The Paris Criminal Court Wednesday sentenced former Liberian rebel commander Kunti Kamara to life in prison. The sentence followed a four-week trial with no material evidence presented. The prosecution relied on numerous witnesses and victims to testify to Kamara’s participation in or supervision of the abuses. Kamara stood accused of multiple crimes against humanity including rape, torture and killings.
Kamara served as a commander in the United Liberation Movement of Liberia for Democracy (ULIMO) during the first Liberian civil war from 1989-97. He was less than 20 years old when he joined ULIMO to defend the overthrown government of totalitarian leader Samuel Doe. The movement was ultimately unsuccessful and Kamara fled to Europe.
Civitas Maxima, an organization for the representation of war crime victims, brought Kamara’s case to the attention of French authorities in 2018. Under the French Code of Criminal Procedure Sec. 689-11, any citizen or non-citizen can be tried for international crimes against humanity.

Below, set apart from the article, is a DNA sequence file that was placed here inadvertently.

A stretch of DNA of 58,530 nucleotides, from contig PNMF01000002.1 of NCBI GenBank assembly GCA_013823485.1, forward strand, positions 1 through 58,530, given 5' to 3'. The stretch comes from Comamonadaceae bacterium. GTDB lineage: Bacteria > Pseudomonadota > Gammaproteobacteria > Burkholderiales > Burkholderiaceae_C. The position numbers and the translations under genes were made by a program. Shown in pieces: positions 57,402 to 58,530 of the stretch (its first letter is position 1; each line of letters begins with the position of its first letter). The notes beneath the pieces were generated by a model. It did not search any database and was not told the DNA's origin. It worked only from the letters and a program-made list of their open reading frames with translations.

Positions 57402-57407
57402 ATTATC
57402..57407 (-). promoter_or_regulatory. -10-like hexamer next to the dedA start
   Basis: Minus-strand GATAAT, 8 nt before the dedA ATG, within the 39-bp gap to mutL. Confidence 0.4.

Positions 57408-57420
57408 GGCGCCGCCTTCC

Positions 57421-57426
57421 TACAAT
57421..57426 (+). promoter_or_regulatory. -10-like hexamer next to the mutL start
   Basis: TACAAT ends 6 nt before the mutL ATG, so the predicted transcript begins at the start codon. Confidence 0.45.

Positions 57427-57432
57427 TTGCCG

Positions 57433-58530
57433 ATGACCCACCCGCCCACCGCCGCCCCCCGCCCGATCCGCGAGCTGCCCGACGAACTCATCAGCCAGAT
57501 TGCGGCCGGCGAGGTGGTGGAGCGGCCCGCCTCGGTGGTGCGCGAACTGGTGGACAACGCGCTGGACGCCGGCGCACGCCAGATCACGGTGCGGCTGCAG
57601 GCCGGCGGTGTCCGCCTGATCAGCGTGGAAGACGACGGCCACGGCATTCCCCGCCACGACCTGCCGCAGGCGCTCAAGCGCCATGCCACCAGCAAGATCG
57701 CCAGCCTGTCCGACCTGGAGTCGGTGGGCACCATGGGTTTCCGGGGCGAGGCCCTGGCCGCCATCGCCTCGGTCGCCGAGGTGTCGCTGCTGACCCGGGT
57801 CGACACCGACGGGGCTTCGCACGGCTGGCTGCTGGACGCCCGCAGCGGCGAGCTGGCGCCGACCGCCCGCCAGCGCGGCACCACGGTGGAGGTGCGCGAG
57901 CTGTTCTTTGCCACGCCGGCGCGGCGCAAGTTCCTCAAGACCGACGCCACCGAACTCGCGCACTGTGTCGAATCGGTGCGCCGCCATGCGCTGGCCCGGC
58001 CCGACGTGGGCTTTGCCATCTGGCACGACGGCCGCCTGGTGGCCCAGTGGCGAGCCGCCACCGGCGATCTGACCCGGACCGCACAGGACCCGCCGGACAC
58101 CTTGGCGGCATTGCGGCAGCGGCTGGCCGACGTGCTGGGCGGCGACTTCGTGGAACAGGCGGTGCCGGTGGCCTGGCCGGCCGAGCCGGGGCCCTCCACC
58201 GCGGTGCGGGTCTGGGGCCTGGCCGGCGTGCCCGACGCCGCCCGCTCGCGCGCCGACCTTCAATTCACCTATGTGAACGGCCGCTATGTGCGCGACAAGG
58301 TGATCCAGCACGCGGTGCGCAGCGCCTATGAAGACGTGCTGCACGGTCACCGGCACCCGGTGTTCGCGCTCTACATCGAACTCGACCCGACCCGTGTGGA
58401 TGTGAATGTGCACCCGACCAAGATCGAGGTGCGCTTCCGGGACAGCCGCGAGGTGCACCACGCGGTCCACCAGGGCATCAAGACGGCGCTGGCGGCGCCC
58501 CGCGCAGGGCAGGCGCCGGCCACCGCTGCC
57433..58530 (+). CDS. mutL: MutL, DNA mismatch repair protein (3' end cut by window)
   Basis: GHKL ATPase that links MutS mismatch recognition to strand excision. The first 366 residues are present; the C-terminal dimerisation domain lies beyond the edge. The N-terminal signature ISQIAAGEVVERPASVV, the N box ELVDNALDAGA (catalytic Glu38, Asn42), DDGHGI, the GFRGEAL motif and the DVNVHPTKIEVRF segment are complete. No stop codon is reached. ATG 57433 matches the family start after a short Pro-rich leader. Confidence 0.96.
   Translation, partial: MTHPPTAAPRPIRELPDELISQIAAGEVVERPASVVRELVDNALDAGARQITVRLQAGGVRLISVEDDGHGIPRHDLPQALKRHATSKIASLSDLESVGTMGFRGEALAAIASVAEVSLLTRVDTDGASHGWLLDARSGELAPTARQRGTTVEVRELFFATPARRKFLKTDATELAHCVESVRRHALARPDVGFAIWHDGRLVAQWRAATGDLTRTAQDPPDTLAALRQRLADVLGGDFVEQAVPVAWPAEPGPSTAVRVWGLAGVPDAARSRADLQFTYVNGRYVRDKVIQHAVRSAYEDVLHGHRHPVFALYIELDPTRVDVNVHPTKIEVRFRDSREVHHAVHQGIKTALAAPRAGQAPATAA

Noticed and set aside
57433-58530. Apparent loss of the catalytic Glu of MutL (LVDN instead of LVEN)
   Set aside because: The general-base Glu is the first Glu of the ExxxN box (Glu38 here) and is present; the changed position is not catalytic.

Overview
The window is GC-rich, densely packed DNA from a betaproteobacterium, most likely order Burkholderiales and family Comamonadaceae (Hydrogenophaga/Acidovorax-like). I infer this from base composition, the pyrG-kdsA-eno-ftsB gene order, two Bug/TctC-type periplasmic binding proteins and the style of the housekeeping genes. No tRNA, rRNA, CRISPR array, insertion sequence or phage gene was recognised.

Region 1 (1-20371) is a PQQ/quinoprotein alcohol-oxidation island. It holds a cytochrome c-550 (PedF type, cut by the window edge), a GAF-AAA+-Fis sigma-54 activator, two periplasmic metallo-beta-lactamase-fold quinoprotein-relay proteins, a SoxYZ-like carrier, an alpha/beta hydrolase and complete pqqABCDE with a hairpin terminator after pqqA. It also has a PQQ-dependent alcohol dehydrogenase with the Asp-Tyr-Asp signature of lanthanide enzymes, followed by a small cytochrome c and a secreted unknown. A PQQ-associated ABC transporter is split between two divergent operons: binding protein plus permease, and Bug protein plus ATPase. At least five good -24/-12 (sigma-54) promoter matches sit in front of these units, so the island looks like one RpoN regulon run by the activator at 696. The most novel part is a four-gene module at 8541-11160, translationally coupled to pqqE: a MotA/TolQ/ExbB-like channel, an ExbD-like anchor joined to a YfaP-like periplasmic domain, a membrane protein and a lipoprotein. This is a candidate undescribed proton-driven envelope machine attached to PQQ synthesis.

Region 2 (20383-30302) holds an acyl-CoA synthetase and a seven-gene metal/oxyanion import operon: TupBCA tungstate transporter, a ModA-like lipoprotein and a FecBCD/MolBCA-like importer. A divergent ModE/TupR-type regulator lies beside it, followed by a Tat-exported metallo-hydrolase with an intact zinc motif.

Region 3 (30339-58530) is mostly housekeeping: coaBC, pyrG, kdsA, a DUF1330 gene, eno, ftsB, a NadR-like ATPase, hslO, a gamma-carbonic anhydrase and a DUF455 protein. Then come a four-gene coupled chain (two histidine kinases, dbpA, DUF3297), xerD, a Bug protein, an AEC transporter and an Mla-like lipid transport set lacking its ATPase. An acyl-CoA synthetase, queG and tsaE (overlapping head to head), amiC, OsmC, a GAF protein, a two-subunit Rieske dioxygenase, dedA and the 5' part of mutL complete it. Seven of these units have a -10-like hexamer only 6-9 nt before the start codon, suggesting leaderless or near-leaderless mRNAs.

The law requires the alleged crime be punishable under the penal code in the country where it was committed. The alleged perpetrator must also reside in France. Liberia has passed laws criminalizing the alleged conduct and fully cooperated with the investigation. However, Liberia has not brought charges for war crimes against anyone since the end of its civil wars. Kamara was detained by French authorities in 2020 before he could flee France.
While the law proved applicable in Kamara’s case, an appeals court in an earlier ruling barred its use for prosecution of an alleged Syrian war criminal. Syrian criminal code did not punish the offenses, thereby limiting the law’s application.